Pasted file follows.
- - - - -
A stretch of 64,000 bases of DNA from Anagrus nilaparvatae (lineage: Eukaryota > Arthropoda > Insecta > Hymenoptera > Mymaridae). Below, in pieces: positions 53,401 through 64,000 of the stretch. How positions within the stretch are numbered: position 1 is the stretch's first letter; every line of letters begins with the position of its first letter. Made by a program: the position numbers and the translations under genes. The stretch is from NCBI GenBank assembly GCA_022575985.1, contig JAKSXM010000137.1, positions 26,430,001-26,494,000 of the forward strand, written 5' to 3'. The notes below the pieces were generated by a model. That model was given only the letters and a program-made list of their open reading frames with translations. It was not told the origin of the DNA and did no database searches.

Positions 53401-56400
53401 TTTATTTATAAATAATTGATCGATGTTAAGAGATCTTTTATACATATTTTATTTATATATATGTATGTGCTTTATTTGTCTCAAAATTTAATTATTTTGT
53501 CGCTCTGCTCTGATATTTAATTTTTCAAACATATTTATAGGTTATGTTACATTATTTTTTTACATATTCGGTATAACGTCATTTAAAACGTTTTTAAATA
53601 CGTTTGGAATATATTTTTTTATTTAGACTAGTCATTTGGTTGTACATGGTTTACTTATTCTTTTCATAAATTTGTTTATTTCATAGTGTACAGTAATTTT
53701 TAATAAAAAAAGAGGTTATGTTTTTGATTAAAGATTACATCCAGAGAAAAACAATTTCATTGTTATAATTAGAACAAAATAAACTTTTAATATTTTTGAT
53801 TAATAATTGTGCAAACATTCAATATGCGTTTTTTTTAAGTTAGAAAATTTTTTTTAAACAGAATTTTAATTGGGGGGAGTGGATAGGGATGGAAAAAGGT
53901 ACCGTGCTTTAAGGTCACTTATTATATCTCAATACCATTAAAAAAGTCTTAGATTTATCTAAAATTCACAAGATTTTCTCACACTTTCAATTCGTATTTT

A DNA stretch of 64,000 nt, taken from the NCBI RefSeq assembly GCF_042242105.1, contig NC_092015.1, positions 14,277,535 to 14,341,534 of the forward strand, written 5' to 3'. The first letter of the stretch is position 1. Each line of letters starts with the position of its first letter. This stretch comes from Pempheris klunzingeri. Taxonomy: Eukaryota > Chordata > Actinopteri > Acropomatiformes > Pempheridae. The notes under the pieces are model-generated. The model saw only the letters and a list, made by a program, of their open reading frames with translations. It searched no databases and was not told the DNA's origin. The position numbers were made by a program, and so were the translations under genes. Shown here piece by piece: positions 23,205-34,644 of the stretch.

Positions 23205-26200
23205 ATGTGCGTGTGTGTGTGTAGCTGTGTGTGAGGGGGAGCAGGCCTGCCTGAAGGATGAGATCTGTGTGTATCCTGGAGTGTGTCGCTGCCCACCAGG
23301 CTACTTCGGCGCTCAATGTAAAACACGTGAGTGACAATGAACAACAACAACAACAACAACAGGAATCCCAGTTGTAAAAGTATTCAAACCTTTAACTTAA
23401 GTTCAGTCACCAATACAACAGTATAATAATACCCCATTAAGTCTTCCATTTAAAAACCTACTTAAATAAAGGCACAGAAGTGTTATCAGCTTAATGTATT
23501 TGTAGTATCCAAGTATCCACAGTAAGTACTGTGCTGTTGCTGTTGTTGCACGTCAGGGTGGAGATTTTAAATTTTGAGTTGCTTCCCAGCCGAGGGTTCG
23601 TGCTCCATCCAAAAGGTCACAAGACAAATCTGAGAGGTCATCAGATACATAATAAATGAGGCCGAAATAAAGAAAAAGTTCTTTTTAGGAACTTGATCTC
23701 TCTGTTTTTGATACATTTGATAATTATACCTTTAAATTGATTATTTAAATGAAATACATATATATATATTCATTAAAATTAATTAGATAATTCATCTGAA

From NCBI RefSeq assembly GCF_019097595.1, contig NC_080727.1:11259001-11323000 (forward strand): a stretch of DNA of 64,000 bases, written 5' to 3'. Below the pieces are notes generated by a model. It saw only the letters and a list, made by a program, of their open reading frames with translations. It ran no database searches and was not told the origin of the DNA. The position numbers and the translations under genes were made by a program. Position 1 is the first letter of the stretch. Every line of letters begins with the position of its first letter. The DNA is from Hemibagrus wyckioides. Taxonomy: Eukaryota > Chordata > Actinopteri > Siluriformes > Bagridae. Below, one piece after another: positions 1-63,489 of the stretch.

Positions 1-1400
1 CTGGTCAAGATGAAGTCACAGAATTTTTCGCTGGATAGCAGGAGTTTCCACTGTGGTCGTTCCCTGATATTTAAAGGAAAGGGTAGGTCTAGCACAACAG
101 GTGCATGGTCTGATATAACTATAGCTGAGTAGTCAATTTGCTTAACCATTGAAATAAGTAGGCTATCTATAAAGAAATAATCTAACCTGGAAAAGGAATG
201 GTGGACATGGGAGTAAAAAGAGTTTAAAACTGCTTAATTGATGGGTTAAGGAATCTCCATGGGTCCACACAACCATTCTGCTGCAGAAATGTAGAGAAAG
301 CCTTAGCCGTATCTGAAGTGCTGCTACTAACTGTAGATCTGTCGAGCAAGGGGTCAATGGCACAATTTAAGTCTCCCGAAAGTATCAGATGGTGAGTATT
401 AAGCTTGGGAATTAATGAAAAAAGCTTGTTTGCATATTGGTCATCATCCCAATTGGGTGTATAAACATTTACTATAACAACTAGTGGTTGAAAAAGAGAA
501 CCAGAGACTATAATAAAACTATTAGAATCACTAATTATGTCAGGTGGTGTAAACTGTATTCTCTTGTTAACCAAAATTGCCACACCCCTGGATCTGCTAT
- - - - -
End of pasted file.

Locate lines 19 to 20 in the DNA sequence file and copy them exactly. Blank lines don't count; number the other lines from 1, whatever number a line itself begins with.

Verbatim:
1 CTGGTCAAGATGAAGTCACAGAATTTTTCGCTGGATAGCAGGAGTTTCCACTGTGGTCGTTCCCTGATATTTAAAGGAAAGGGTAGGTCTAGCACAACAG
101 GTGCATGGTCTGATATAACTATAGCTGAGTAGTCAATTTGCTTAACCATTGAAATAAGTAGGCTATCTATAAAGAAATAATCTAACCTGGAAAAGGAATG